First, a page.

By ANN BELCHER
WESTFIELD - A Westfield native who lost his life while serving in the military is being honored in his hometown, along with other Westfield natives who served in the military.
OBSERVER Photo by Roger Coda
Family members of Sgt. Kevin White gather at the Wall of Honor shortly after its unveiling.
The Westfield Teachers' Association unveiled the Sgt. Kevin White Memorial Veterans' Wall of Honor. The wall honors United States military veterans throughout the ages.
Prior to the event, WTA President Karen Belcher explained how the organization aimed to honor Sgt. White, a 2006 graduate of Westfield Academy Central School who was killed in action last year while serving his country.
"The focus of the wall was really on Kevin, and it just grew from there. The Sgt. Kevin White Memorial Veterans' Wall of Honor is designed to honor the names of all Westfield graduates who served, and recognize any of them who were killed in action," stated Belcher.
"It started with Sgt. Kevin White, and then we naturally started asking ourselves, 'How many other veterans are graduates, especially those who were killed in action as part of their service are there that haven't been recognized?' We wanted everyone to be included, so it really has become bigger than just your typical birdbath in the garden or stone by the flagpole."
With a large outpouring from the Westfield community, including current active duty service men and women to World War II veterans, it was evident that many grateful hands were part of the creation of the wall.
"The WTA sponsored this, but it's really the actions of many people that made this possible - school organizations such as our Westwinds and Ape-Men groups; our school's Builder's Club; the Key Club; obviously our administration and school board have been supportive and especially the community. It has been very important to us as teachers, and for the community and school to recognize our students in such a fitting tribute."
Retired shop and agricultural teacher Phil Baideme, a veteran and a father to military servants, crafted the wall, and all engraving was provided by Smith & Smith.
Before the unveiling of the wall, the audience listened to the touching words delivered by U.S. Army Reserve Staff Sgt. Victor Sorrento, a 2003 graduate of Westfield and a close personal friend of Kevin White's.
"Two years after I graduated from Westfield, I joined the Army and it was the best decision I could've made. There are many things I've learned in my life but the one thing that I've taken away from my Army service that stands out to me is the idea of selfless service. By accepting our service as military personnel, we sacrifice many of the everyday activities, as well as leave our loved ones behind; we leave our homes, our comforts, our lifestyles in the rear view mirror. But those are the things we give up when we sign up to preserve our country," stated Staff Sgt. Sorrento.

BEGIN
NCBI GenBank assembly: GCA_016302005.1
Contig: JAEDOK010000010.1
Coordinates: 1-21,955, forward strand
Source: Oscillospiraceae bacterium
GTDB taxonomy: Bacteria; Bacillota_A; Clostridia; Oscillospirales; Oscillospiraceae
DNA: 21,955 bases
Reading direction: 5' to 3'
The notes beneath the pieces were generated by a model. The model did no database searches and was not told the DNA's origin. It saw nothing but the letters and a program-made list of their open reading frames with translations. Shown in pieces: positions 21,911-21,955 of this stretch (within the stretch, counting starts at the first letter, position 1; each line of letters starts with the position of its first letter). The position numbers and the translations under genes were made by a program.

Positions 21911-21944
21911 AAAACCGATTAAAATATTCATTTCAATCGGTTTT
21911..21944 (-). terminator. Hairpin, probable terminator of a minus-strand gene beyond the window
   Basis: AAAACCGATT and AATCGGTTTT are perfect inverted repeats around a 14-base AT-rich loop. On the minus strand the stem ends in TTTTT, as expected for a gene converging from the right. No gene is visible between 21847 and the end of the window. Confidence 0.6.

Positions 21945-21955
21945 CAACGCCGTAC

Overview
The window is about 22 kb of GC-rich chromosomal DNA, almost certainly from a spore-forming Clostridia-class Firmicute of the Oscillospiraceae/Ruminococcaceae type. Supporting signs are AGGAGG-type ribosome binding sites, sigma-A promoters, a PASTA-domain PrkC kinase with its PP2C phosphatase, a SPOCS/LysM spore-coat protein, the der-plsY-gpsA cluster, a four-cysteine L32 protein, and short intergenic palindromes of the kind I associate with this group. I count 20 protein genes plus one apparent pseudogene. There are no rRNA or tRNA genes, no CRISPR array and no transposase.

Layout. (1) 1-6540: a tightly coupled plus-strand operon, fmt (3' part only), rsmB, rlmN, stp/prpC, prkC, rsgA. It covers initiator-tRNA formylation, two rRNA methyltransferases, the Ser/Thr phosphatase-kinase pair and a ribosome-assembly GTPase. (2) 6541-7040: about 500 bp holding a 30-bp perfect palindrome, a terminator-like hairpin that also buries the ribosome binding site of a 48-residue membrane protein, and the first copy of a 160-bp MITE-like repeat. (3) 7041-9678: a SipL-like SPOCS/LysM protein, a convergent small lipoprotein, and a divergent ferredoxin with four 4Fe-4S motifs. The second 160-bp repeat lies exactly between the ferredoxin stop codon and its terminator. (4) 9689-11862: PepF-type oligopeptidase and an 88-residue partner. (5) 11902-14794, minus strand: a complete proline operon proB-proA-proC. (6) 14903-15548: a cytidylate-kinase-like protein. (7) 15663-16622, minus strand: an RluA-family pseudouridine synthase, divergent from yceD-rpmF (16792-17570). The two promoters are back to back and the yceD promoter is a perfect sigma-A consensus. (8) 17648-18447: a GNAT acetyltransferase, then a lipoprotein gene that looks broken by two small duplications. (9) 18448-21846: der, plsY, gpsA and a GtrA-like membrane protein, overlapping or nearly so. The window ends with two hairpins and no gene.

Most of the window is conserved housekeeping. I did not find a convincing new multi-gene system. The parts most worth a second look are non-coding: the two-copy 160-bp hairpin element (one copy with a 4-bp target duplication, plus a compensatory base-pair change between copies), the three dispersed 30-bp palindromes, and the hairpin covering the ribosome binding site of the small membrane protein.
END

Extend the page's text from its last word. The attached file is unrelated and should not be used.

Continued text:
He reflected on his mentoring of Kevin, and his own younger brother Joshua who was a friend and classmate of Sgt. White's and who also joined military service.
"Kevin White was a much loved individual and was dedicated to serving his country. I couldn't be more proud of my friend, and of my brother. When Kevin and my brother joined, I will always recall the jokes we traded and the questions they had for me he was truly a great kid and a great soldier.
"Volunteering to serve this great nation is something that few people do. Our military force makes up .5 percent of the population. That's a small number of people. But such a small percentage makes up the world's strongest military force."
Having served in operations in Afghanistan and Iraq, Sorrento went on to note, "The support from back home and the support of fellow Americans plays a big part of our service. This dedication on this special day shows the local support for the military and the families who are left behind. It honors those who have made sacrifices, and those who have made the ultimate sacrifice."
The White family, represented by Kevin's parents Paul and Patty White; brothers David and Stephen; and David's wife Kim, were moved by the event.
"This was very heartwarming and touching," stated Mrs. White. "I'm very glad to see that he will not be forgotten, nor will anyone else be forgotten."
The Whites, along with many who attended were particularly moved by the expertly-chosen musical selections, each with relevance to military sacrifice, performed by the high school band (directed by Helen Ihasz); the Westwinds and the Ape-Men (directed by Kent Knappenberger, and included many alumni.)
The program, emceed by WTA members Jaime Wardell and Nancie Hermann, concluded with a military flag presentation by members of The Builder's Club, in which the audience was asked to rise for recognition if they or their loved ones represented a military branch. The wall unveiling and a reception followed.
The WTA reminds individuals that unlimited space is available for names of Westfield graduates who are either former military veterans, living and deceased, or active duty service members to be included on the Memorial Wall. The goal of the WTA is for the wall to grow, and each military sacrifice to be honored along with Sgt. White's. Forms are available at the school, or on the school's website, www.wacs.wnyric.org or at various establishments in town including Patterson Library; Westfield's American Legion and VFW Posts; the Westfield Moose Lodge or Calarco's Italian Restaurant. At present, more than 120 names make up the tangible tribute.